Dean Jones Gets Beautiful Final Farewell At His "Beloved" MCG. Watch
Dean Jones's body was taken on one last lap of the Melbourne Cricket Ground as music from his friends Elton John and INXS played in the stadium.
- Dean Jones died of a cardiac arrest in Mumbai
- His body was taken on a "last lap" of the Melbourne Cricket Ground
- Playing for Victoria, he played most of his cricket at the MCG
Former Australian batsman Dean Jones' family gave him a private farewell with a lap of honour at the empty Melbourne Cricket Ground (MCG). The ground's public address system played tunes by Elton John and INXS. The memorial service was limited to just 10 attendees by Victoria's ongoing coronavirus lockdown, ESPNCricinfo reported. Jones' coffin was conveyed around the MCG, where he played six of his 52 Test matches. "We have been deeply moved by the outpouring love for Dean over the last week and can't thank everyone enough for their support and for sharing their memories with us," ESPNCricinfo quoted Jones' wife Jane as saying.
A floral arrangement showcasing his cap number and highest first-class score. The music of his friends Elton John and INXS in the stadium. One last lap of his beloved MCG.— ICC (@ICC) October 7, 2020
A beautiful final farewell for Dean Jones pic.twitter.com/30KMEjIXGU
"It has been an awful time to navigate as a family, but I could not have thought of a more fitting place to say goodbye to my husband than under the lights of his beloved MCG. What better way to honour him than with the music of his friends Elton John and INXS echoing throughout the empty stadium. We'd like to extend a huge thank you to the Melbourne Cricket Club and the MCG for their willingness to create our personal tribute to Dean and for Cricket Australia's support," she added.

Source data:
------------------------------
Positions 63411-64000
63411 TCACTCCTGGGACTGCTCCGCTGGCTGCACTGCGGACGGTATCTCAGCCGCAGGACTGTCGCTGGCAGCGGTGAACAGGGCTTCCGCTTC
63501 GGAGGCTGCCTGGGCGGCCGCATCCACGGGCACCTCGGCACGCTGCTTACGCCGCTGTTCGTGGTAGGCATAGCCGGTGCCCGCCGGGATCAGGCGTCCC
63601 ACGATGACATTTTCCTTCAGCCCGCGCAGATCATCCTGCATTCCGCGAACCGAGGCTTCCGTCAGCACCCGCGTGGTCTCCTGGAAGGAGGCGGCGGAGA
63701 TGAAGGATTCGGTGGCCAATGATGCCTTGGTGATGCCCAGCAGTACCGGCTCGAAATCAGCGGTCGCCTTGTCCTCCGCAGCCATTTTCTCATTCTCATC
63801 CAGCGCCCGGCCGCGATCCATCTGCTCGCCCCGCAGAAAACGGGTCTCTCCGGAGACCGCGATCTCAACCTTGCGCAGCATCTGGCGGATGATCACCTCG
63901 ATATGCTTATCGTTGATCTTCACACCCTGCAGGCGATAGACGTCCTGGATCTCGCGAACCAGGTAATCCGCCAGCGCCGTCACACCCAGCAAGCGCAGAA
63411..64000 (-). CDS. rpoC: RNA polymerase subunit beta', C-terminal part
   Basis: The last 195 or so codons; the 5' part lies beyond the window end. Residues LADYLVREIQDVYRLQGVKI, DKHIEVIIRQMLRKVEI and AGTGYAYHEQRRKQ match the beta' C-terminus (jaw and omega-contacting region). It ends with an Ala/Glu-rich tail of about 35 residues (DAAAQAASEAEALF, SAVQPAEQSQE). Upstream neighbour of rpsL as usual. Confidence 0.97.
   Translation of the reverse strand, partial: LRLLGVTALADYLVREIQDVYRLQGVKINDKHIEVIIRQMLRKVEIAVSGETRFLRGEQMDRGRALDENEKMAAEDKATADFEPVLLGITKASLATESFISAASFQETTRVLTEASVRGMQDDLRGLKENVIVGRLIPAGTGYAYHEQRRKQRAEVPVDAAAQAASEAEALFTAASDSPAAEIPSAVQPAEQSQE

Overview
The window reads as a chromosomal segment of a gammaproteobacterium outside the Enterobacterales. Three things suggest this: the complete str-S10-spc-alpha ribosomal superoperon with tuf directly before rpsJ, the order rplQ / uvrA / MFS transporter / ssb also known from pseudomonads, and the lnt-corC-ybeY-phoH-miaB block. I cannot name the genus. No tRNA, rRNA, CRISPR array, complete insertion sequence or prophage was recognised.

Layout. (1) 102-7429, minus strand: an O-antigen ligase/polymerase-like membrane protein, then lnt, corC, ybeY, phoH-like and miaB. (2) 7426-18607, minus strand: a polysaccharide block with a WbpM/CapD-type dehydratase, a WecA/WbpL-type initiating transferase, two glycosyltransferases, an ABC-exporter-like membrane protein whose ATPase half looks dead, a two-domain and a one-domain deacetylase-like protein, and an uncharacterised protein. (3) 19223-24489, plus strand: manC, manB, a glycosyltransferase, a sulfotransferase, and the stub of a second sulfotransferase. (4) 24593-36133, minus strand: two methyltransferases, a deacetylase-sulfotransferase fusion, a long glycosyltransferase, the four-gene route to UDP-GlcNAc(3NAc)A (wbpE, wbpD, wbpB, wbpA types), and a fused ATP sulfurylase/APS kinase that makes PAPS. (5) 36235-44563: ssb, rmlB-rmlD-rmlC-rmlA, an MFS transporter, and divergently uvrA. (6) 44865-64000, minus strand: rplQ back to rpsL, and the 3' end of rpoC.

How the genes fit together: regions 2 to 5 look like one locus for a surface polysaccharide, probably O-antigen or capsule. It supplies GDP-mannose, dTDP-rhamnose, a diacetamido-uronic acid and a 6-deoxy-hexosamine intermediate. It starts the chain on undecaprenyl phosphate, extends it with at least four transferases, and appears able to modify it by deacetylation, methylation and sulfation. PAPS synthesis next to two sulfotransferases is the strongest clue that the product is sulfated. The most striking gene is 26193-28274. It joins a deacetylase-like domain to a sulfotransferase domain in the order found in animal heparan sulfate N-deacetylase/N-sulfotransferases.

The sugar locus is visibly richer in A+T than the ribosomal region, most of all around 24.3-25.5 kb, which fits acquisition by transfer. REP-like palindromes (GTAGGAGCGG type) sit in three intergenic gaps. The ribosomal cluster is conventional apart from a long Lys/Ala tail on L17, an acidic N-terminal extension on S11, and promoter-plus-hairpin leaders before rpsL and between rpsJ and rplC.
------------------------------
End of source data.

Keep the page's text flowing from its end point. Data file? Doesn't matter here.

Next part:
The former Australia cricketer turned commentator died due to a cardiac arrest in Mumbai. He represented Australia in 52 Tests and 164 One-Day Internationals.
Jones was also a stalwart of Victorian cricket during the 1980s and 1990s and retired as the state's leading first-class run-scorer. He went on to become a highly-regarded coach and commentator.
He was made a Member of the Order of Australia in 2006 for his services to cricket and charity and was inducted into the Australian Cricket Hall of Fame in 2019.
An attacking batter, the Victorian featured in 52 Tests, making 3,631 runs at an average of 46.55. In 164 ODIs, he made 6,068 runs, at 44.61, with seven centuries and 46 fifties. He was part of Australia's winning team in the 1987 ICC Men's Cricket World Cup and remains number five on the all-time ICC Men's batting rankings in the format.
One of his most memorable Test innings came in 1986 when in the heat and humidity of Chennai, he battled exhaustion and illness to make a heroic 210 in what would be only the second tied Test ever.
He retired from international cricket in 1994 and went on to become a coach and more recently a broadcaster commentating on cricket around the world.